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Photo Caption: The monumental entrance to Wilson College, one of the University's six residential colleges, on a recent sunny afternoon. Photo Credit: Jon Ort / The Daily Princetonian

At the beginning of every semester, we all attend new classes and have to figure out the routes and schedules that we will stick with for the following twelve weeks. An important and necessary part of making these decisions is determining meal times throughout one’s schedule. For many among the student body, this is not a difficult decision. For many other, however, the geographic nature of the various eating locales on campus can make this a difficult choice. An unaffiliated dining hall closer to the E-Quad could help resolve this problem.

Many students who are pursuing one of the six BSE degrees find themselves in classes in the E-Quad throughout the day. For the students on the regular meal plan, finding a place to go to lunch can be frustrating. Many will go down to the Center for Jewish Life, or, if time permits, to Wu or Wilcox Hall. However, as any student who has eaten in either of these places can attest, they are often filled to the brim around lunch time. Since the E-Quad is so far away from most of the dining halls, there is very little chance that students will have time to make it to either Rocky-Mathey or Whitman, much less Forbes. 

In light of these issues, I suggest the establishment of a non-affiliated dining hall in or near the E-Quad. Essentially, the dining hall would be unlike other dining halls on campus, wherein it would be a stand-alone hall and would not be associated with any particular residential college. Not only would it save many engineering students the walk to any of the other dining halls, it would also serve to reduce the load at both Wilcox and the CJL. This would create a more comfortable eating environment for both the students who have to eat and the dining hall staff who — proportionately speaking — have to deal with dozens of students during any given meal.

Of course, the establishment of such a dining hall brings up some questions that must be resolved prior to any further development. The first that would come up would be the location of such a building. Right now, there does not seem to be any obvious location for the dining hall to be built.

However, there are some options. First, the E-Quad Café could be transformed into a dining hall. This could mean that there would be significant interruption of the day-to-day operations of the E-Quad while it is renovated and remodeled. Alternatively, the center of the E-Quad could be transformed into a remarkable indoor/outdoor dining hall that could be accessed from any of the four sides of the E-Quad. A third location could be an expanded Friend Center with an additional wing for the dining hall itself. Upon superficial analysis, there already seem to be three different locations for the E-Quad Dining Hall to be built, and a more thorough analysis could prove to discover more.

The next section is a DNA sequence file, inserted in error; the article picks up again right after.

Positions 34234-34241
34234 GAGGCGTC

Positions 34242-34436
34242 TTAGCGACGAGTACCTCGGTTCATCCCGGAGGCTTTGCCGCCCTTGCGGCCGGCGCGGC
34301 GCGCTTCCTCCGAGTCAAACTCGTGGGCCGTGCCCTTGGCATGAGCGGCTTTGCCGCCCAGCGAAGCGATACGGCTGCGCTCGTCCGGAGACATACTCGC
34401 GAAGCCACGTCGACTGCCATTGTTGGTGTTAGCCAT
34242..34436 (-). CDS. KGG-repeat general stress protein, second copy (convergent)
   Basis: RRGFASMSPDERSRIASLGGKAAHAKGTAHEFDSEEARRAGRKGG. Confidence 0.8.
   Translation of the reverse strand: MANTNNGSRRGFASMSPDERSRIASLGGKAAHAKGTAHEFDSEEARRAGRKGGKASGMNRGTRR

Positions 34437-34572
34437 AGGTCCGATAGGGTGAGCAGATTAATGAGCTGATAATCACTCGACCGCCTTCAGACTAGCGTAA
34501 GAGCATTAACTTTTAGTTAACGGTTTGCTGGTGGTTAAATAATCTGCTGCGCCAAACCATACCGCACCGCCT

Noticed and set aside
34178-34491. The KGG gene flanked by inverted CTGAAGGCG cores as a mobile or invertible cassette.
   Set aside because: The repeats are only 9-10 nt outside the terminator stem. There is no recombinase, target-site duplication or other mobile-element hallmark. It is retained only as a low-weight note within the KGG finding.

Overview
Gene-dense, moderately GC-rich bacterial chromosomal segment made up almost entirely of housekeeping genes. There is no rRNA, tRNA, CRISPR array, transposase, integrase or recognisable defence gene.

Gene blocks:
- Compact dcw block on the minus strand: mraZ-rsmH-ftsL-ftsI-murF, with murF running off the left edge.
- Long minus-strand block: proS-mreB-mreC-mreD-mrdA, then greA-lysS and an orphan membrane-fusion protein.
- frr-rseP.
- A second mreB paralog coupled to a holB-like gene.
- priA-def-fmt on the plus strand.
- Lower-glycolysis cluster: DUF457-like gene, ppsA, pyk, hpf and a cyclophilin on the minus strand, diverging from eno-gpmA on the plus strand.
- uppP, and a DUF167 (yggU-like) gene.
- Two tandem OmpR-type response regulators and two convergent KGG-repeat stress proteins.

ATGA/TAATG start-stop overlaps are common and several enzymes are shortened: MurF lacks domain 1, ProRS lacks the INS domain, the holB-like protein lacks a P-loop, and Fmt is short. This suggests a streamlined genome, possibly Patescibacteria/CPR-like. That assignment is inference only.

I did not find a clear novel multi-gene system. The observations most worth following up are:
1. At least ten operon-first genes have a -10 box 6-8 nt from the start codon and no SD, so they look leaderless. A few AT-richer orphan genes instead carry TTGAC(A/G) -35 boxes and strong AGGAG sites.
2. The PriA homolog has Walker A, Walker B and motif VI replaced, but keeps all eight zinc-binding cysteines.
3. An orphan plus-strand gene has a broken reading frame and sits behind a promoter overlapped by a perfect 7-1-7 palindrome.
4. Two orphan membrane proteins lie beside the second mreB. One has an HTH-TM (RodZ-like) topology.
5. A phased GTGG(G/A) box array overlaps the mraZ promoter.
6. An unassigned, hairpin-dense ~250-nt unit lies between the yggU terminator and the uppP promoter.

The issue of student traffic could also prove to be complicated. Given how busy Wilcox and the CJL already are, it might not make sense to create a new place that would just move everyone from these already separate locations to one unified location. However, it is not clear that this would be true. Many of the CJL patrons choose this location due to the fact that it provides kosher options and a space for the Jewish community. As such, it would be the dining hall of choice for many students, regardless of location. Wilcox also attracts students that are not coming from the E-Quad and would find the trek to the E-Quad only to have a meal less attractive. A dining hall in the E-Quad would be no busier than those in Wilcox and the CJL are, and these would likely see reduced traffic from the establishment of a third location. 

Admittedly, it is not completely clear that this would be worth the cost. For reference, Whitman College cost around $130 million to complete and the upcoming Perelman College is being largely funded by a $65 million donation. This sort of investment seems to many of us to be very large and perhaps would be put to better use in other areas, such as expanding the financial aid program. 

I am not sure that that is necessarily true, though. First, it is not clear that the University could not do both. A full residential college comes out to less than 1% of our endowment; a single dining hall would come out to even less than that. Of course, staffing the dining hall is going to cost the University long term, but that still does not mean that other programs should be sacrificed. Second, the University also has a commitment to ensuring strong student life while on campus. This means that providing adequate spaces for eating would fall under the responsibilities the University is obligated to fulfill. 

While the undertaking of such a project would require much investigation and analysis by the University, it would be more than worth the investment.

Sebastian Quiroz is a junior from Apopka, Fla. He can be reached at squiroz@princeton.edu.

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